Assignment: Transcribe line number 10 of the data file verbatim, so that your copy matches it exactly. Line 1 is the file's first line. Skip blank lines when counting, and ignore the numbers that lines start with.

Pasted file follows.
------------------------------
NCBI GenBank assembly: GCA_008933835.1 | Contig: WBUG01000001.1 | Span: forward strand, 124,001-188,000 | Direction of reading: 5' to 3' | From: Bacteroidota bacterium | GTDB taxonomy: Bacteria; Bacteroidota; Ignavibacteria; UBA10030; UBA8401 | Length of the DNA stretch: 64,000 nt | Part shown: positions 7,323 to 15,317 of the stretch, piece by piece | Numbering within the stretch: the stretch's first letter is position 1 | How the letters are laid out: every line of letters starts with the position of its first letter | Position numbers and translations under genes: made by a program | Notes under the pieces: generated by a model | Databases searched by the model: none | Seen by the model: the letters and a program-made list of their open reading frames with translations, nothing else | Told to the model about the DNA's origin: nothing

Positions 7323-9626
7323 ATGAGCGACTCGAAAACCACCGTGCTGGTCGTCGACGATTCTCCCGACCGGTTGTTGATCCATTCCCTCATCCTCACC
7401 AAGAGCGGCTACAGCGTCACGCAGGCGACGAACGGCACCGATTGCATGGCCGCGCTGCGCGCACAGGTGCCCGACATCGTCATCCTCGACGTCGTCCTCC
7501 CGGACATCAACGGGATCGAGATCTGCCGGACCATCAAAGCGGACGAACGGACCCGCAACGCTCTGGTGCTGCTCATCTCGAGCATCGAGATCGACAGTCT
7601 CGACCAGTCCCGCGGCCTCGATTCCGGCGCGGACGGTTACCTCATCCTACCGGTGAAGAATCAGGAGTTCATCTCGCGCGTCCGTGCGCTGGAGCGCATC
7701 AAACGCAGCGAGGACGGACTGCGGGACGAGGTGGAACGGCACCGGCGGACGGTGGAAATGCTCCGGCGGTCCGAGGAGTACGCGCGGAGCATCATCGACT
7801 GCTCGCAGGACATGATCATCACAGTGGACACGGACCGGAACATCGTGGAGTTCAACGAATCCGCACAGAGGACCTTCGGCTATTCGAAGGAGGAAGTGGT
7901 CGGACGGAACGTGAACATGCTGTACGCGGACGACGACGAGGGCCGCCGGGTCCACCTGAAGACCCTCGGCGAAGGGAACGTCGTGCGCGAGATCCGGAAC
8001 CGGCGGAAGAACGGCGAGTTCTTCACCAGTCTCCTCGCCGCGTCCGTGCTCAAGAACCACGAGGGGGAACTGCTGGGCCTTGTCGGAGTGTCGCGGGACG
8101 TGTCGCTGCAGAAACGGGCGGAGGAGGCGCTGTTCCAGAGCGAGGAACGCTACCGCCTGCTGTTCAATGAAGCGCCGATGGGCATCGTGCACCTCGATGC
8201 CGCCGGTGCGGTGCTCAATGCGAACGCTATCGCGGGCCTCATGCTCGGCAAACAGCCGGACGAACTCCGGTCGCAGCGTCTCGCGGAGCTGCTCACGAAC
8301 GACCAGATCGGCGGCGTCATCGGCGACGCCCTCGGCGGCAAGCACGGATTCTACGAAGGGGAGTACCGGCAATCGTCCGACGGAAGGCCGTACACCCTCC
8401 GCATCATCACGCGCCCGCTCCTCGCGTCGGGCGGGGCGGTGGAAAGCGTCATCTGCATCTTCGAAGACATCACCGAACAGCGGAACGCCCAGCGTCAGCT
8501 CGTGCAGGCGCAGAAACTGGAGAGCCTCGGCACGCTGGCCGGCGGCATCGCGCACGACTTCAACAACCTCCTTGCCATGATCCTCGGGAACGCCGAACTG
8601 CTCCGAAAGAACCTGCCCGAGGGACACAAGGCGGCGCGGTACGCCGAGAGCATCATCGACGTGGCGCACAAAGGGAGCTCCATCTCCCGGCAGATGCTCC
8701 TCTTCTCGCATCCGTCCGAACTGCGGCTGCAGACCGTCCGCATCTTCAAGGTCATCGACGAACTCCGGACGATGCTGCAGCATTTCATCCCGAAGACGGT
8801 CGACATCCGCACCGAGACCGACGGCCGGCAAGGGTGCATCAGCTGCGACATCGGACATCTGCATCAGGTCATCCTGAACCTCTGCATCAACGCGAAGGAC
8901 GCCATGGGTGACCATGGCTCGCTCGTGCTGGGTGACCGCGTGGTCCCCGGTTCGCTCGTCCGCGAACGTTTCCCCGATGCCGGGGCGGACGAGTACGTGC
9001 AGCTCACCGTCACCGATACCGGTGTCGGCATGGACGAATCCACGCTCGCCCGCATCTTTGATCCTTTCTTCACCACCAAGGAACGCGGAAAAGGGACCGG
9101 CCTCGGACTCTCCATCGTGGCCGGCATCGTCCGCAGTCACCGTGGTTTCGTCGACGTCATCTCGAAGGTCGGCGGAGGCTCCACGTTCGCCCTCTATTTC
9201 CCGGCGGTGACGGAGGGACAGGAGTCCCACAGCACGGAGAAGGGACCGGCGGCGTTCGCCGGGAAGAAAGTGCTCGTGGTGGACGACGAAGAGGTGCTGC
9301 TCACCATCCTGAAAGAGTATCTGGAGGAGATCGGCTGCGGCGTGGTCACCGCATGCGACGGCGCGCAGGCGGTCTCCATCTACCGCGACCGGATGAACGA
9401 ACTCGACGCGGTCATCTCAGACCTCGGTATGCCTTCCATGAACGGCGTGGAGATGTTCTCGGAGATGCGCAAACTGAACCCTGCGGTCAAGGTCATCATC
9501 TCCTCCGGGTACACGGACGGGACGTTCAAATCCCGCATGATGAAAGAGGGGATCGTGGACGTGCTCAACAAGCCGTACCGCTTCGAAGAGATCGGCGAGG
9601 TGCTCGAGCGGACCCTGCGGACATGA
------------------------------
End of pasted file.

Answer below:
8001 CGGCGGAAGAACGGCGAGTTCTTCACCAGTCTCCTCGCCGCGTCCGTGCTCAAGAACCACGAGGGGGAACTGCTGGGCCTTGTCGGAGTGTCGCGGGACG